At the Night Market, Some Flavors Are Better Left Untried


In my last post, I talked about the cultural mistakes we often make when we move overseas—mistakes that can make us laugh or cringe or even wince in pain or regret. Below is one of my own that I enjoy laughing about. I invite you to laugh with me . . . and maybe cringe a little, too.

While living in Taipei, we got many opportunities to try new and (to us) strange foods, especially at the night markets. I was game for tasting most things at least once. But sometimes it took me a little while to work up my nerve—like when I waited a few years before trying “stinky tofu.” (Ends up it’s not as bad as it sounds, or smells.)

For a long time, I’d seen mounds of small black spiral shells sold as a snack at night markets, and I wondered what they tasted like. Actually, I also wondered how you’d eat them. I figured a snail, or some sort of other creature, was cooked inside, so maybe you sucked the meat out, or maybe the shell was cooked to the point where it was soft and you were supposed to eat the whole thing. I didn’t know, but I saw the locals walking around with plastic bags full of them, so I assumed they tasted good.

One evening I finally gave in to my curiosity and confidently walked over to the lady selling the black shells. It’s the custom for vendors at the markets to provide a small bowl of samples for potential customers to try. This lady was no exception, as she had a paper bowl holding a few shells sitting on the front of the table. I grabbed one of the samples, put it in my mouth, and sucked on it as I walked away. While the shells looked spicy piled up on display—with a few peppers mixed in—I tasted nothing. Flavorless. And I was disappointed to find no meat inside.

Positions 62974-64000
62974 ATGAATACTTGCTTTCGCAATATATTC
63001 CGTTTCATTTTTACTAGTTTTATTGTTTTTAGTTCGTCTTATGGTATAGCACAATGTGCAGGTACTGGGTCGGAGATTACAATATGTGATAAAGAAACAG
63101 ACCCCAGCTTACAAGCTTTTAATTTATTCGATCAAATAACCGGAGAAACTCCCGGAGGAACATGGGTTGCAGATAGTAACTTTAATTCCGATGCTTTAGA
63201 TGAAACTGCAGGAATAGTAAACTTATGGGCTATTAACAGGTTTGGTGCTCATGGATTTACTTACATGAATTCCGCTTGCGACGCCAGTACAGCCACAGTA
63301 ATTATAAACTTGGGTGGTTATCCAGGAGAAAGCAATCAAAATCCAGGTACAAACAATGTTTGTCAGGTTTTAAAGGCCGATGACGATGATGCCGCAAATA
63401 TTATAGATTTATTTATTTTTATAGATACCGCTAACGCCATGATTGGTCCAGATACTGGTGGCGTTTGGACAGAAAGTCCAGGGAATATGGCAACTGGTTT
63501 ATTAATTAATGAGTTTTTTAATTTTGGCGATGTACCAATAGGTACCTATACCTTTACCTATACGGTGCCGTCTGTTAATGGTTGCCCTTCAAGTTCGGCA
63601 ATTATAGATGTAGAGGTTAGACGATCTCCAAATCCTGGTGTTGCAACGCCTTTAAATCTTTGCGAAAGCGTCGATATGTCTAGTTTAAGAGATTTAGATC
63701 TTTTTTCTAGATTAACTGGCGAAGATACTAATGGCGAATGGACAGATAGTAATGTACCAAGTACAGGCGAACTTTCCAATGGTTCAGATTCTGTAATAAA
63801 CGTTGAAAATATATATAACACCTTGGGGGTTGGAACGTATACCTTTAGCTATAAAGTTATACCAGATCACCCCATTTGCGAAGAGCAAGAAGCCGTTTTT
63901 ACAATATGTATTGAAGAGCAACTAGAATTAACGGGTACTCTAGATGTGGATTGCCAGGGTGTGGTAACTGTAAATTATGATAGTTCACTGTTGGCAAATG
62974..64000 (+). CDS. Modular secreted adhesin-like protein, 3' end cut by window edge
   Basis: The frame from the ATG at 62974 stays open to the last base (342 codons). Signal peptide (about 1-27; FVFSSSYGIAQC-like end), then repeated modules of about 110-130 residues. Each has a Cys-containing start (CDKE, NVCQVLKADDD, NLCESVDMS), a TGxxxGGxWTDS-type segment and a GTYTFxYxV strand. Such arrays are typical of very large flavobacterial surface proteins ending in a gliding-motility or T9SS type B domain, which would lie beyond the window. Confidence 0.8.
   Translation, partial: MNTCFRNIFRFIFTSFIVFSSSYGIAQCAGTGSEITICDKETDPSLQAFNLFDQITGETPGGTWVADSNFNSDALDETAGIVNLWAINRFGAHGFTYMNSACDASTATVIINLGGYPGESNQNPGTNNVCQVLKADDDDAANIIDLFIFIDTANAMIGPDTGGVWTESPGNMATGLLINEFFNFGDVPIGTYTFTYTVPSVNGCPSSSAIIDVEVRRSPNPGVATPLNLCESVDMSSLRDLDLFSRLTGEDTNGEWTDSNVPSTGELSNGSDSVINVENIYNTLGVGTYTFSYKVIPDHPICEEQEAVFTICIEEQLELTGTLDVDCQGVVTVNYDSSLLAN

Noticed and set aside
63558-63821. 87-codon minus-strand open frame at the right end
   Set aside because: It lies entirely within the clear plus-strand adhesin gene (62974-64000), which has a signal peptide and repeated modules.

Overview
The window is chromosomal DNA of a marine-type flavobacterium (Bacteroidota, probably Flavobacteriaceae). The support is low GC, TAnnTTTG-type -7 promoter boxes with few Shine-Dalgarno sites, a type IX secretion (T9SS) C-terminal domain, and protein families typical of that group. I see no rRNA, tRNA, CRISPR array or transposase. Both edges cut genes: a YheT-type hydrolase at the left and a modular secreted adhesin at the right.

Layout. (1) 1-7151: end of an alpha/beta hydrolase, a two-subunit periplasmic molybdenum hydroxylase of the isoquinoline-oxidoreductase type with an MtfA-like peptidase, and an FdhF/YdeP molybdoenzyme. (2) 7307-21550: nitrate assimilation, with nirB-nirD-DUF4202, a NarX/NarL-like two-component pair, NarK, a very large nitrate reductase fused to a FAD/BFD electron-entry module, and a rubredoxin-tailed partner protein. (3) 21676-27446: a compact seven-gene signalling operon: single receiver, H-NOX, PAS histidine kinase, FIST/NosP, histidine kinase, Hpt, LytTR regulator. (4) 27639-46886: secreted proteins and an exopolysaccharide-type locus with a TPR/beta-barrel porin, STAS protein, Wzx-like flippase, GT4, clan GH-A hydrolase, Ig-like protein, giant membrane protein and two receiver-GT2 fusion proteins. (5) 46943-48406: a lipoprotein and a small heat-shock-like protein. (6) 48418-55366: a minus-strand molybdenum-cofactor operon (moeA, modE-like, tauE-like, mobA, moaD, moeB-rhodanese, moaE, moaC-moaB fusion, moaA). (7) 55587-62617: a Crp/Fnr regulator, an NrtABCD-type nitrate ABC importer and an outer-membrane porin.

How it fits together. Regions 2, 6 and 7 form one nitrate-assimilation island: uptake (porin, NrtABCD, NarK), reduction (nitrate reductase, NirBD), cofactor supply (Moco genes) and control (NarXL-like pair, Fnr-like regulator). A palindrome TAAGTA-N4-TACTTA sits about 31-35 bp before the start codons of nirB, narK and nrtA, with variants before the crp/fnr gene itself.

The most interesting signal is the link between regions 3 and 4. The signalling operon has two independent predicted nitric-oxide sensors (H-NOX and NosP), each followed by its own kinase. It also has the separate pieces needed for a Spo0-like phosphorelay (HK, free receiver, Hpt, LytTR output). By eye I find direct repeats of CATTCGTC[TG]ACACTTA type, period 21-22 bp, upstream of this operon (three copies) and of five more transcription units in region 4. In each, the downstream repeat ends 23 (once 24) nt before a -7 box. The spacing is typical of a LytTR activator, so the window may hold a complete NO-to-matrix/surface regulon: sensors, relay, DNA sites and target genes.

The next night, I was at the same market, and I wanted to try one more time. So I grabbed another sample from the shell lady. Again, no matter how much I worked it around in my mouth, no meat, no flavor, just a shell. Come on. Why do people buy those things? I walked back to my family and told them how I’d wasted my time and was glad I hadn’t wasted my money.

That’s when my son looked back at the table . . . and said, “Dad, that’s not the bowl for samples. That’s where people put the shell after they’ve tried one and need to throw it away.”

This story was originally posted here.

[photo: “Luodong Night Market,” by LW Yang, used under a Creative Commons license]

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Craig Thompson

Craig and his wife, Karen, along with their five children, served as missionaries in Taipei, Taiwan, for ten years before returning to southwest Missouri. His experiences, as well as conversations with other cross-cultural workers, have made him more and more interested in member care and the process of transitioning between cultures. Craig blogs at

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